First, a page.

THE DEVIL'S CAROUSEL

The hapless lives and hard times of Scottish autoworkers are the core of Torrington's follow-up to his 1992 Whitbread-winner, Swing Hammer Swing! (1994), though the zest and wit that marked that earlier debut novel appear only fitfully here. The cast includes Steve Laker, who drops his anti- multinational stand to take a job as telexer in the Yank-owned Centaur Car Company plant, where he finds deplorable working conditions and bosses so far from being human that the line workers refer to them as ``Martians.'' Next up is Wormsley, a careworn man with a wife insistent that he work the late shift, having, when we meet him, a worse night than usual on the line. Feeling poorly, he visits the company infirmary only to be sent home immediately, though he drops dead in front of a fishmonger's shop before he gets there. Humor is interlaced with tragedy from that point on: One worker fakes his death to get a few days off, then returns to find himself suspected of theft and canned; a Christian supervisor confronts the plant's porn king, forcing him to tear down all his pinups, learning to his shame—a shame so great that it drives him to suicide—that a photo of his own university-educated daughter is a prize in the man's collection; at his retirement ceremony, the head of company security is given binoculars—with which he spots a team of thieves he'd spent his entire career trying to catch. Friction between workers and management keeps things in a constant state of upheaval, until the corporate parent, with eyes only for the bottom line, makes a decision with disastrous consequences for everyone. Colorful, yes, but little in this view of factory life is new, and the episodic style, while it does offer vivid stories and characters, works against Torrington's greater strength as a realist, his ability to catch the dense particulars of working- class neighborhoods and life.

Pub Date: July 10, 1997

ISBN: 0-15-100247-9

Page Count: 240

Publisher: Harcourt

Review Posted Online: May 19, 2010

Kirkus Reviews Issue: May 15, 1997

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A LITTLE LIFE

The phrase “tour de force” could have been invented for this audacious novel.

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Four men who meet as college roommates move to New York and spend the next three decades gaining renown in their professions—as an architect, painter, actor and lawyer—and struggling with demons in their intertwined personal lives.

Yanagihara (The People in the Trees, 2013) takes the still-bold leap of writing about characters who don’t share her background; in addition to being male, JB is African-American, Malcolm has a black father and white mother, Willem is white, and “Jude’s race was undetermined”—deserted at birth, he was raised in a monastery and had an unspeakably traumatic childhood that’s revealed slowly over the course of the book. Two of them are gay, one straight and one bisexual. There isn’t a single significant female character, and for a long novel, there isn’t much plot. There aren’t even many markers of what’s happening in the outside world; Jude moves to a loft in SoHo as a young man, but we don’t see the neighborhood change from gritty artists’ enclave to glitzy tourist destination. What we get instead is an intensely interior look at the friends’ psyches and relationships, and it’s utterly enthralling. The four men think about work and creativity and success and failure; they cook for each other, compete with each other and jostle for each other’s affection. JB bases his entire artistic career on painting portraits of his friends, while Malcolm takes care of them by designing their apartments and houses. When Jude, as an adult, is adopted by his favorite Harvard law professor, his friends join him for Thanksgiving in Cambridge every year. And when Willem becomes a movie star, they all bask in his glow. Eventually, the tone darkens and the story narrows to focus on Jude as the pain of his past cuts deep into his carefully constructed life.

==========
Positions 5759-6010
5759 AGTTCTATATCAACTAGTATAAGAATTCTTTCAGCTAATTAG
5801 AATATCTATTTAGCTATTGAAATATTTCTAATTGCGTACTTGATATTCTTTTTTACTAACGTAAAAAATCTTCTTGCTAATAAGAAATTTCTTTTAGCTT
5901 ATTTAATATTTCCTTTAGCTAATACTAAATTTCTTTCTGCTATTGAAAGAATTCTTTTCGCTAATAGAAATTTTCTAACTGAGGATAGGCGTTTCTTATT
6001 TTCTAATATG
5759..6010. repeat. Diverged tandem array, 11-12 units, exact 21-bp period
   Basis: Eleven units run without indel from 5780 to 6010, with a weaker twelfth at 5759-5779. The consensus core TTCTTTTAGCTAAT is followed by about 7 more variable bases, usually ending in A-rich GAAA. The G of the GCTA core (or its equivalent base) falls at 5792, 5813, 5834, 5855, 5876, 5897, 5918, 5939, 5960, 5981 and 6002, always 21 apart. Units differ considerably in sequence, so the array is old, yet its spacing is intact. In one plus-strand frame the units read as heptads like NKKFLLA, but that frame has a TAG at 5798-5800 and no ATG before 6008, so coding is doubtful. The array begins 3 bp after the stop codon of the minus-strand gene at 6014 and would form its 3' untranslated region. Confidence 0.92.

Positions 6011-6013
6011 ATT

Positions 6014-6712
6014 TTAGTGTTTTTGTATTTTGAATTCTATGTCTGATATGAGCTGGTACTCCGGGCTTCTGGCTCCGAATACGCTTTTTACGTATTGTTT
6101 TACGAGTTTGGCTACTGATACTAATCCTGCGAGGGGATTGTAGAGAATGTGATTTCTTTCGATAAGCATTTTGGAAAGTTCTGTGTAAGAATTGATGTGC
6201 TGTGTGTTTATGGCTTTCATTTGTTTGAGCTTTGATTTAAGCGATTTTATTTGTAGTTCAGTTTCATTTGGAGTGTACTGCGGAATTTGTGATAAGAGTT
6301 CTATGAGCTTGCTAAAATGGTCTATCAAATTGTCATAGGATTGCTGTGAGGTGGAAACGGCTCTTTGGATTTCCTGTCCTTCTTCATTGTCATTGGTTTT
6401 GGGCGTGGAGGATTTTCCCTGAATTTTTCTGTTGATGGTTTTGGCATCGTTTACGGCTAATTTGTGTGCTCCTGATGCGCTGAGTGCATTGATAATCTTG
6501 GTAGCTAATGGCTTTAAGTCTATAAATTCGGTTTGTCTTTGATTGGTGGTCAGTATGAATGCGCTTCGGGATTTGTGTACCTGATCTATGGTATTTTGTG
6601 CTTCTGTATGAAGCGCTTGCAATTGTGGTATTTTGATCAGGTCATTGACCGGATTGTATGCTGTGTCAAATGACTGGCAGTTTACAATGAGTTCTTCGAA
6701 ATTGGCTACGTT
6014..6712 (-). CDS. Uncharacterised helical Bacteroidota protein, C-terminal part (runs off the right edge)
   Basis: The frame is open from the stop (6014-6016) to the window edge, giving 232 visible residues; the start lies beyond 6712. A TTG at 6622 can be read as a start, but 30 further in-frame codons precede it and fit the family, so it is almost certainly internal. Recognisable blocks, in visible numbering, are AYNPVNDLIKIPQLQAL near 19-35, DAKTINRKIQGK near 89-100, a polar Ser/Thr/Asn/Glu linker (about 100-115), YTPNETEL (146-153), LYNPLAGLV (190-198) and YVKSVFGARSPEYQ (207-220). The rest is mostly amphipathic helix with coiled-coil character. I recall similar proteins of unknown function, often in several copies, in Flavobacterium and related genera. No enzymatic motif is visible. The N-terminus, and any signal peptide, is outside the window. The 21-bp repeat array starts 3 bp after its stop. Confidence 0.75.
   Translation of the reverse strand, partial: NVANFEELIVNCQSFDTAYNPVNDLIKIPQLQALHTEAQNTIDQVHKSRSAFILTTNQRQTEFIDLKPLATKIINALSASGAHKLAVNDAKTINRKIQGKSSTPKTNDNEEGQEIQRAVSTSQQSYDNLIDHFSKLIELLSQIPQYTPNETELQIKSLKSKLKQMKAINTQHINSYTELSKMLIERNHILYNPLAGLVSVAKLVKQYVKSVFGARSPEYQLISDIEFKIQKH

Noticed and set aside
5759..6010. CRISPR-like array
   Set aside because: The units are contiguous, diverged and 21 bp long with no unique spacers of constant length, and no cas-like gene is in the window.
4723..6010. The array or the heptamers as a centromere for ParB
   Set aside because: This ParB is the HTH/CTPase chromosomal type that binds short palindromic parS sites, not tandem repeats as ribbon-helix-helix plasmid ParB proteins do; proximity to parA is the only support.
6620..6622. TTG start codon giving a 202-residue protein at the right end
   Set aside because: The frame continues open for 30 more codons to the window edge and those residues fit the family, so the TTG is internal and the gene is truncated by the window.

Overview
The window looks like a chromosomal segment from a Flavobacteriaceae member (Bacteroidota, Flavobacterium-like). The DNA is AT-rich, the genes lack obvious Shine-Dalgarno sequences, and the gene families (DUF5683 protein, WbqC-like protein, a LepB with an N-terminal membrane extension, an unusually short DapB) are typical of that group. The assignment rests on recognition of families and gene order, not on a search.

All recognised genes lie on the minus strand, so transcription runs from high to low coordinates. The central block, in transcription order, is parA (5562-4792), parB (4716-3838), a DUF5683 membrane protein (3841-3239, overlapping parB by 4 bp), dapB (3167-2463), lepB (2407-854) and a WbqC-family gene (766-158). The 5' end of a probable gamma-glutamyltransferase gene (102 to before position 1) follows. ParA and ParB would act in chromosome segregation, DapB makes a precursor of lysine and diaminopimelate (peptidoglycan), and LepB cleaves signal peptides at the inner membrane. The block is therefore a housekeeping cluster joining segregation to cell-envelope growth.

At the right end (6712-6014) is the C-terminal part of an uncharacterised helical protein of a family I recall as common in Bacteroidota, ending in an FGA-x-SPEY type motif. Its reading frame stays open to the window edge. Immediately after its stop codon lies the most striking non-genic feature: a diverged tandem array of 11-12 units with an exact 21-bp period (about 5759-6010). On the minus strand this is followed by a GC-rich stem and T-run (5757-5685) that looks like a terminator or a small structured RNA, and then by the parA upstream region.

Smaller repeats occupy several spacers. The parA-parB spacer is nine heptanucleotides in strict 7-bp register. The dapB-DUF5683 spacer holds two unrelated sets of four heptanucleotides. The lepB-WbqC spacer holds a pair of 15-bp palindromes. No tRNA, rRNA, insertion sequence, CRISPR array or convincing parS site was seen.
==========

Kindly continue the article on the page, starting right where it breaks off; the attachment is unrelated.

The phrase “tour de force” could have been invented for this audacious novel.

Pub Date: March 10, 2015

ISBN: 978-0-385-53925-8

Page Count: 720

Publisher: Doubleday

Review Posted Online: Dec. 21, 2014

Kirkus Reviews Issue: Jan. 1, 2015

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THE CATCHER IN THE RYE

A strict report, worthy of sympathy.

A violent surfacing of adolescence (which has little in common with Tarkington's earlier, broadly comic, Seventeen) has a compulsive impact.

"Nobody big except me" is the dream world of Holden Caulfield and his first person story is down to the basic, drab English of the pre-collegiate. For Holden is now being bounced from fancy prep, and, after a vicious evening with hall- and roommates, heads for New York to try to keep his latest failure from his parents. He tries to have a wild evening (all he does is pay the check), is terrorized by the hotel elevator man and his on-call whore, has a date with a girl he likes—and hates, sees his 10 year old sister, Phoebe. He also visits a sympathetic English teacher after trying on a drunken session, and when he keeps his date with Phoebe, who turns up with her suitcase to join him on his flight, he heads home to a hospital siege. This is tender and true, and impossible, in its picture of the old hells of young boys, the lonesomeness and tentative attempts to be mature and secure, the awful block between youth and being grown-up, the fright and sickness that humans and their behavior cause the challenging, the dramatization of the big bang. It is a sorry little worm's view of the off-beat of adult pressure, of contemporary strictures and conformity, of sentiment….

A strict report, worthy of sympathy.

Pub Date: June 15, 1951

ISBN: 0316769177

Page Count: -

Publisher: Little, Brown

Review Posted Online: Nov. 2, 2011

Kirkus Reviews Issue: June 15, 1951

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